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Jessica Thiefels has been writing for more than 10 years. She is currently a lifestyle and education blogger and the editor of Whooo’s Reading and Carpe Daily. She’s been featured on PBS.org, Home.com and FamilyEducation.com. When she's not writing or editing, she's trying new DIY projects around the house or training fitness clients. Follow her on Twitter @Jlsander07.
July 24, 2012Net Nanny for Android 2.0
Dec 21, 2016
iPads, Androids, iPhones, and other mobile devices have become powerful parenting tools in recent years with educational games and programs that give young children safe and beneficial entertainment. But, are they really safe and beneficial? Studies show it all depends on a child’s age and how often they are used.
After parents give a resounding sigh of disappointment, the information isn’t really that bad. The period when screen time is deemed detrimental to a child’s health is before the age of three. These years are known as the “critical years” when a child’s brain is making what will be lifelong changes in brain function and it’s essential that children get most of their stimuli from outside sources.
What Happens During the “Critical Years”?
From birth until three years is when the bulk of a human’s frontal lobe of the brain is formed. The frontal lobe is responsible for cognitive skills, how a person communicates with verbal and nonverbal cues, emotional expression, problem-solving, memory, sexual behavior, and judgment. It’s often considered the part of a person’s brain that directly affects their personality.
Due to this period of brain development, the “critical years” are an incredibly important time for children to learn how to form relationships, understand human interactions, and develop empathy for others.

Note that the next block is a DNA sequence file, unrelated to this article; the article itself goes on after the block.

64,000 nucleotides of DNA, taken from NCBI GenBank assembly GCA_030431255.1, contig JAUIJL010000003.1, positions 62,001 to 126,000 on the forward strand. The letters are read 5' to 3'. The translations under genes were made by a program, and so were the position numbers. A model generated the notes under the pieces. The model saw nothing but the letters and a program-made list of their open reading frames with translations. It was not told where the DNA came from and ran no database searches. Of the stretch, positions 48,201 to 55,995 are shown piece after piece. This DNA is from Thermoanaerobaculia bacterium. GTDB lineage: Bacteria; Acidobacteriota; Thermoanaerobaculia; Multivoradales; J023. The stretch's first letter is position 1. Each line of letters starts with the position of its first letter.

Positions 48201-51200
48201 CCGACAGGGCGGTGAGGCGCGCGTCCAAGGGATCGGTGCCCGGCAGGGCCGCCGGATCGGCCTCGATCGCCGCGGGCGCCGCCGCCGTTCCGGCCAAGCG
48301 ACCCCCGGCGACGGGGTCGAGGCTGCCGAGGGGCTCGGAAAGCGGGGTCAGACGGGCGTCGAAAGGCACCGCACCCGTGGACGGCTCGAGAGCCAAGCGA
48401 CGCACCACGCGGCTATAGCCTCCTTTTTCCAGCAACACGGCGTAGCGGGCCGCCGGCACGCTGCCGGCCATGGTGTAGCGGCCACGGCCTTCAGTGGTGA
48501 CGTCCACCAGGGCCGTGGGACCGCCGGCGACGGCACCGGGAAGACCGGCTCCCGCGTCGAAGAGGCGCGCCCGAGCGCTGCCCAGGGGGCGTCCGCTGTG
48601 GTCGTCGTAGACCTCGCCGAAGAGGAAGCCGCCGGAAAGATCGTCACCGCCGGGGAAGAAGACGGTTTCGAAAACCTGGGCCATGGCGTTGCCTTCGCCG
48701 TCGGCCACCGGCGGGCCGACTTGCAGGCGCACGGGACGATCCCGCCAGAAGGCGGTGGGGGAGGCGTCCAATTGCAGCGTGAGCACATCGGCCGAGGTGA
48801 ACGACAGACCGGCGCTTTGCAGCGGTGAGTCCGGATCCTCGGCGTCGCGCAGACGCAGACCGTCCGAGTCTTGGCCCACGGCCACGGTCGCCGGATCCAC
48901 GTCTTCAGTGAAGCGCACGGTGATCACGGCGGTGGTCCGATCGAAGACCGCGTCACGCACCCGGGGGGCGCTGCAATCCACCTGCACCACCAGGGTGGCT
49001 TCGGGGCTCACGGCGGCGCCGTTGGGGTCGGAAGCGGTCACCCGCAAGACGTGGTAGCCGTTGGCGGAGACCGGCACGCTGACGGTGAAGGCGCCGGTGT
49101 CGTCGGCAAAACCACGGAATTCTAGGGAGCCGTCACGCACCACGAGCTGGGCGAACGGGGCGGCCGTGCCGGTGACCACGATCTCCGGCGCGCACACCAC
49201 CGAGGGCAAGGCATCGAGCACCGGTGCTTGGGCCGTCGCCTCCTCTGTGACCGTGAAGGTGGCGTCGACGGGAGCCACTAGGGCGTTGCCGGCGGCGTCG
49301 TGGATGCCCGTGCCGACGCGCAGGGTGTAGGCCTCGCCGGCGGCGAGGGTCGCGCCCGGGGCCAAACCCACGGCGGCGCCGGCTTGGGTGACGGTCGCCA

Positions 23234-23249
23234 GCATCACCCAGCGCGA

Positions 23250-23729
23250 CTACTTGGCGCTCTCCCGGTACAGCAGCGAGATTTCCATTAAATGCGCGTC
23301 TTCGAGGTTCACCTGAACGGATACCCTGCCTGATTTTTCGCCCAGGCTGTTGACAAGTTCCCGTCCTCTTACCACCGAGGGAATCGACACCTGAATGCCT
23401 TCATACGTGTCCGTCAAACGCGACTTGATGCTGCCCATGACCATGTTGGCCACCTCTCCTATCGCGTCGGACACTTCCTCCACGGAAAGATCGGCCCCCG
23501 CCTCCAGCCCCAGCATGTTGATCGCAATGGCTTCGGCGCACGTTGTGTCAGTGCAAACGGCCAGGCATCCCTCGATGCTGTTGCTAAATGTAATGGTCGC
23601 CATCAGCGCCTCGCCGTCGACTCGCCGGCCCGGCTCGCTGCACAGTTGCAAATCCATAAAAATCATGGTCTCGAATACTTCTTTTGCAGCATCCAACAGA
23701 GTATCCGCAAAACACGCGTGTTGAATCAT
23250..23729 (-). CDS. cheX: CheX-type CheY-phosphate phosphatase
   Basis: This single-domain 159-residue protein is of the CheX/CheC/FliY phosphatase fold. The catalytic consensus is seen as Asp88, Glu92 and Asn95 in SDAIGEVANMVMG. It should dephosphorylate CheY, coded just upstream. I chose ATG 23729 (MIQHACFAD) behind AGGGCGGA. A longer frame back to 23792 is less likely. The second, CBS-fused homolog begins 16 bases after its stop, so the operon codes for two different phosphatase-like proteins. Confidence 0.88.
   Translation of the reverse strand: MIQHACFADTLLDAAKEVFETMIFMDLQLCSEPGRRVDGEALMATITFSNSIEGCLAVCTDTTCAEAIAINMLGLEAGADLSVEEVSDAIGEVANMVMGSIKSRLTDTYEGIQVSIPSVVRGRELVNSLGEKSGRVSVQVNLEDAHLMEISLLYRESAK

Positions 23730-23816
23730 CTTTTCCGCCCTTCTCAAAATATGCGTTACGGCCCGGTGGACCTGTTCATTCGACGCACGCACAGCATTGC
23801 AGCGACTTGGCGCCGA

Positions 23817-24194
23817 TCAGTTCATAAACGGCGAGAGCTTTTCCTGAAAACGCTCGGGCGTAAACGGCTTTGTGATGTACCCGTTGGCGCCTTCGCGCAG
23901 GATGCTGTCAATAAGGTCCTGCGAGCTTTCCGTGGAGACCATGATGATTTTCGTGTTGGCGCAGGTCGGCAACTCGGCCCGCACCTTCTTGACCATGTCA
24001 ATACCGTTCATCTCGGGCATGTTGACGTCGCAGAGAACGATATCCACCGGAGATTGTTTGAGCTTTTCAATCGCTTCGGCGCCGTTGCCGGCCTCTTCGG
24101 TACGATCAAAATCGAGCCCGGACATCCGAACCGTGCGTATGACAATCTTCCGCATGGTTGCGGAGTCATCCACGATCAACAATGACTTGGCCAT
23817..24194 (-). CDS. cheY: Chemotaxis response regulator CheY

How Does Kids Screen Time Impact the “Critical Years”?
Too much stimuli: The potential problem with screen time for kids is the fact that screens offer a lot of stimuli all at once. Screens feed children images, words, and visuals at one time rather than allowing children to imagine visuals. While today’s parents are busy and sometimes overwhelmed, the simple act of reading stories and books to your kids during these formative years have drastic effects on their ability to communicate and understand human interaction. They learn to take the words of the story and form their own ideas and images to fit the words they are hearing.
Not enough authentic human interaction: Technology teaches children that a simple swipe or tap of a finger should produce an immediate effect. They can receive more and more stimuli with a basic touch. Every time a child receives these new stimuli their brain releases dopamine, therefore “rewarding” them for the action. The worry associated with this kind of immediate satisfaction is that it can make the child more interested in screen time than actual human interaction.
Learning how to use technology is no doubt a useful tool for children, but it's best to limit screen time for kids in their early years. When it comes to young kids and screen time, especially under two years old, some experts believe it's actually detrimental to a child’s mental health to have access to iPads, iPhones, and other screens. During these years, there is nothing better than human interactions, learning through communication and healthy relationship examples.
What About Screen Time for Older Kids?
Technology and mobile devices can be an extremely helpful tool for children over the age of two. At that point, experts say while screen time can be beneficial in small doses, it is recommended to limit screen time for kids to a maximum of one hour per day.
As children age, more and more screen time is understandable, although it’s still a good idea to limit the amount of time a child has access to screens and the internet. For parents concerned they won’t be able to adequately monitor their child’s screen and internet use, products like NetNanny’s Parental Control Filter can help families disconnect and spend quality time interacting with each other.